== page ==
Once an unthinkable possibility, there’s a growing likelihood that the list of Cubs who won’t be tendered contracts for 2021 will include multiple integral members of the roster. That’s true across MLB, as financial circumstances are likely to bring about even more than the record 53 non-tenders from last year.
The Cubs have made it very clear in public comments that they intend to spend less next season and scuttlebutt among rival executives is that nearly every veteran is available. Theo Epstein’s resignation, which was prompted in large part by the knowledge that the undertaking this winter and beyond is far more than what he can reasonably accomplish, is an indication that the cuts will be very deep and perhaps very personal as well.
Among the seven players listed by MLB Trade Rumors as potential non-tender candidates are Epstein’s first three top draft picks as the Cubs’ president of baseball operations. While all played roles in bringing home the team’s first World Series title since 1908, their combined projected salaries of just over $28 million — a figure that might even be a little light — could be viewed by ownership as an untenable expense.
Think about that for a moment. A franchise worth north of $3 billion and just four years removed from the ultimate prize may see fit to part with core players for nothing but payroll relief. To be fair, it’s still very likely that Kris Bryant and Kyle Schwarber are tendered salaries. As we pointed out last month, however, the outlook isn’t as good for the rest of this list.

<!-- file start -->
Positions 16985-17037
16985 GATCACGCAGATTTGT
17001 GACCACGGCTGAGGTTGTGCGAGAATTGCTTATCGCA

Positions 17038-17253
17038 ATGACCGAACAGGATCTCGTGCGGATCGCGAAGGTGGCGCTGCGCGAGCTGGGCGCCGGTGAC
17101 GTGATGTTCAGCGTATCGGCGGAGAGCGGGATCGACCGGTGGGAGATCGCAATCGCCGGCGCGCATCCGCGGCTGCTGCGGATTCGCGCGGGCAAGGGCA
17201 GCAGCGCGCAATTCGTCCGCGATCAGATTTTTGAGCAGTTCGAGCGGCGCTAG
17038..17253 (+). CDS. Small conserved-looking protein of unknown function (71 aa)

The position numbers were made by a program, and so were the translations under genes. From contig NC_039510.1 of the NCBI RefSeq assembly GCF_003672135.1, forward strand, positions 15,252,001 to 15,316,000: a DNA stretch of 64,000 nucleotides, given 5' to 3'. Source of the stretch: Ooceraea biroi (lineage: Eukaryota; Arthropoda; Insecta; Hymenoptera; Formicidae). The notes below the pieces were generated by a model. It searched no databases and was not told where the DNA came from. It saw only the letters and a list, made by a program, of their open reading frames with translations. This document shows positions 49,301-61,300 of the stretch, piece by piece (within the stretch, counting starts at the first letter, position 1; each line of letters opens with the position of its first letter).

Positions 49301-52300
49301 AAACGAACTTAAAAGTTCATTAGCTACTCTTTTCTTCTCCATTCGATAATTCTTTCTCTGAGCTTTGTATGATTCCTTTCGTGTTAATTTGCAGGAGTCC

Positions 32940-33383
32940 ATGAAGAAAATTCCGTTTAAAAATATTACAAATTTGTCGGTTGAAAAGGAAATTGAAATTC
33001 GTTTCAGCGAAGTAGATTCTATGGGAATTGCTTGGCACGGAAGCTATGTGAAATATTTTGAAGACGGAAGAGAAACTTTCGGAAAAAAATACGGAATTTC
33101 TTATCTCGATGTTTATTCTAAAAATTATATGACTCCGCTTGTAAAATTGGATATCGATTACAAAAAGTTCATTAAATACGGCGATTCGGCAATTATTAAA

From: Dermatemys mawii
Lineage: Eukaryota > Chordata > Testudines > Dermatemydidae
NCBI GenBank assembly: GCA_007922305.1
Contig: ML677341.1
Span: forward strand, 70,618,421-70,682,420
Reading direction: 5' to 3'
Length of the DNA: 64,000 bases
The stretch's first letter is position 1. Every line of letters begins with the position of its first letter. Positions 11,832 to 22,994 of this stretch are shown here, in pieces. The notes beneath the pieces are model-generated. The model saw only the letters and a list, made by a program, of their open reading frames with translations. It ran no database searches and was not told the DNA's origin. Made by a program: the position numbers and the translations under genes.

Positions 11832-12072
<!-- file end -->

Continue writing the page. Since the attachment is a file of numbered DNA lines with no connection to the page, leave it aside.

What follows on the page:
Those salaries are based on MLBTR’s “Method 3” projection, which gives players 37% of the raise they would get in a 162-game season, except that KB made $18.6 million this past season. Though the arbitration process does allow for a decrease in salary, something the cheapskate Pirates threatened Gerrit Cole with before settling for a static rate from 2015 to ’16, almost no one’s salary either goes down or stays the same.
Interestingly enough, the thing that will make the Cubs think twice about whether to tender Bryant (and then how much to offer him if they do) is the same thing that makes him more likely to stick around for a little while longer. No team will trade for the former MVP prior to the December 2 tender deadline in the hopes that they’ll be able to scoop him up as a free agent, but the Cubs extending him an offer means his trade value has been established.
However, that value is going to be really low at this point when it comes to what he’ll bring back. Between carrying a fairly high salary for just one year of control and his uncertain health, the Cubs’ only real choice would be to hold onto him and hope for a resurgence or sell him off for the least crappy offer. It’s an unenviable position to say the least, one Epstein was surely not upset to pass off to Jed Hoyer.
Schwarber’s situation isn’t as nuanced because he’ll make less than half the money Bryant figures to get and his ceiling is nowhere near as high. That reduced cost means selling low isn’t quite as painful and his lack of growth as a hitter could mean the Cubs are more willing to move in another direction. Then again, it could also mean they aren’t as worried about paying him.
As for the rest of the guys on this list, it would be wholly unsurprising to see all of them hit the market as free agents. None really offers something you can’t find elsewhere at the same or lower cost, particularly as the market is flooded with similar casualties of baseball’s budget crisis. It’s a gross way to look at it, but them’s the facts.
With only two weeks to go before these decisions have to be finalized, we can start debating the merits of various courses of action in earnest.